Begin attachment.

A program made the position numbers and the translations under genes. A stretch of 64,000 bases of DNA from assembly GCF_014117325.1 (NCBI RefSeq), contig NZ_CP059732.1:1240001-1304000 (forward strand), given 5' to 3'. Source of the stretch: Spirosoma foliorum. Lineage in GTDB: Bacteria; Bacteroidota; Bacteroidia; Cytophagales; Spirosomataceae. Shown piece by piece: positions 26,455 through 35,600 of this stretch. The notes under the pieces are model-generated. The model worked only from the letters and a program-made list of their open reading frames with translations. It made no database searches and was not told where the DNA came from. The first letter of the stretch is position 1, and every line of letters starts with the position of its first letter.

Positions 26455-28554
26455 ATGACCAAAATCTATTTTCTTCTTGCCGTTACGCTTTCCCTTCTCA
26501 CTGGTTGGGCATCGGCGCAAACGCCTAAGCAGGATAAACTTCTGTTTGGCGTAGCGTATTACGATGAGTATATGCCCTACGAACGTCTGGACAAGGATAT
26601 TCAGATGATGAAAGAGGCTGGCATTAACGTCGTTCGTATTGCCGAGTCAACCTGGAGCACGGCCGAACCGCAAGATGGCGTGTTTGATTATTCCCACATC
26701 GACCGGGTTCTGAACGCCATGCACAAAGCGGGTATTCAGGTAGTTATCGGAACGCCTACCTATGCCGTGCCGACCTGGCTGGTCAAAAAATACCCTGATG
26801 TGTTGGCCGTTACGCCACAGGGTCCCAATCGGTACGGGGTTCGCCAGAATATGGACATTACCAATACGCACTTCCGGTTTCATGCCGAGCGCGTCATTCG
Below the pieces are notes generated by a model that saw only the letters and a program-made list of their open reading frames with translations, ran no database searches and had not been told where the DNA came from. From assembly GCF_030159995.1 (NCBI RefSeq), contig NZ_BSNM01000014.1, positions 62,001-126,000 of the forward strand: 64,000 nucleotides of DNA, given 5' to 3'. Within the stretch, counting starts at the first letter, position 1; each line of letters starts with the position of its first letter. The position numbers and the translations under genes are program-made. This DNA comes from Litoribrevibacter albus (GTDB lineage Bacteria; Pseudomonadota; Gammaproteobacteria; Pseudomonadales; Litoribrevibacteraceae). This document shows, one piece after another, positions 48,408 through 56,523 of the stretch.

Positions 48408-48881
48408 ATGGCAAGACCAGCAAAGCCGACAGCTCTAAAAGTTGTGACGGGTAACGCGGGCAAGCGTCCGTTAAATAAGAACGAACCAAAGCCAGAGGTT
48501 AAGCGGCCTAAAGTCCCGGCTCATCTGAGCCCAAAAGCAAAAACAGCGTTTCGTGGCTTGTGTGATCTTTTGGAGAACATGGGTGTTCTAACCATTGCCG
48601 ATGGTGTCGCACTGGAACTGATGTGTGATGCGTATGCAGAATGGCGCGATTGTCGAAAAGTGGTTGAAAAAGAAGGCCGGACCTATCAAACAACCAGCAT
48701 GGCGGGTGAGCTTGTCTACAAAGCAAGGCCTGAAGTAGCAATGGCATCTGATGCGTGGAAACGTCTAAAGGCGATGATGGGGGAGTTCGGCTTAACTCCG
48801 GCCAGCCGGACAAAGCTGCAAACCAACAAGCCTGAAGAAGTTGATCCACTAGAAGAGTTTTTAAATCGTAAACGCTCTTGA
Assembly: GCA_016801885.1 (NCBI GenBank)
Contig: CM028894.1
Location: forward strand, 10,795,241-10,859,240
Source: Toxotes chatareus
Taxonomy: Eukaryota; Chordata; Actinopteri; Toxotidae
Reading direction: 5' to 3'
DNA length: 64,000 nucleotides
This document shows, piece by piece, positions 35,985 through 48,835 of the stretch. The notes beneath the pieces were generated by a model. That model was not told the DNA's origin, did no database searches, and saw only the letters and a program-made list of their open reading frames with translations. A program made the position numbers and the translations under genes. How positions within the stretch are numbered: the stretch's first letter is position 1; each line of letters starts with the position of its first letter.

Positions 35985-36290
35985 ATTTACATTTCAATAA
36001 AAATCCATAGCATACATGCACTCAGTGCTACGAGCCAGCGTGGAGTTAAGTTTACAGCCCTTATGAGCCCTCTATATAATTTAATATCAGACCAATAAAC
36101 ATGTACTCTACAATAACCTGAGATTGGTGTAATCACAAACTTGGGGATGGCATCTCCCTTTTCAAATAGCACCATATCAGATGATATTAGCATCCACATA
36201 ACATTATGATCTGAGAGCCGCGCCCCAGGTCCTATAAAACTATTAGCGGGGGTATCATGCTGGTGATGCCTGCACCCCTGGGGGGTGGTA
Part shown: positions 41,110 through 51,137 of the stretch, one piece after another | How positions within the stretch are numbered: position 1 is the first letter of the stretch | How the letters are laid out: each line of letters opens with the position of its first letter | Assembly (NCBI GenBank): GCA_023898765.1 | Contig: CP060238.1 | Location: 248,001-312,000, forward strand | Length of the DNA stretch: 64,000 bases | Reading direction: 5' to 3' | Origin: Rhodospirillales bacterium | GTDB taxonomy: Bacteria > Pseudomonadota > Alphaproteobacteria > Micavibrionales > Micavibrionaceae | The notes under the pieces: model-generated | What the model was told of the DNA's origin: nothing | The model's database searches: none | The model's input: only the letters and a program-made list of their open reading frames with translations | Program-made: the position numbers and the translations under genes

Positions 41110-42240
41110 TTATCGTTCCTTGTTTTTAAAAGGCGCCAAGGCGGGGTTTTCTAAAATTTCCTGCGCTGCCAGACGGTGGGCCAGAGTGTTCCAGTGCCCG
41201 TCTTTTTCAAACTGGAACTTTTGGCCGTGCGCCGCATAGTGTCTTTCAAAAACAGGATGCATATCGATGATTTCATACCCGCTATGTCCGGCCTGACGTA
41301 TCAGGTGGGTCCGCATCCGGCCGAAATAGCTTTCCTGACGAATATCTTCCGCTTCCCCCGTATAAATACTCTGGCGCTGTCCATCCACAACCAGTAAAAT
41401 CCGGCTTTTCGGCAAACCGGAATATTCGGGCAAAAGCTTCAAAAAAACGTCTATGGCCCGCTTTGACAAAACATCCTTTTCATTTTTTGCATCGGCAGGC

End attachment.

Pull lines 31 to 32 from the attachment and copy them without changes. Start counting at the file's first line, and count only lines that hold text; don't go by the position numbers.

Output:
41201 TCTTTTTCAAACTGGAACTTTTGGCCGTGCGCCGCATAGTGTCTTTCAAAAACAGGATGCATATCGATGATTTCATACCCGCTATGTCCGGCCTGACGTA
41301 TCAGGTGGGTCCGCATCCGGCCGAAATAGCTTTCCTGACGAATATCTTCCGCTTCCCCCGTATAAATACTCTGGCGCTGTCCATCCACAACCAGTAAAAT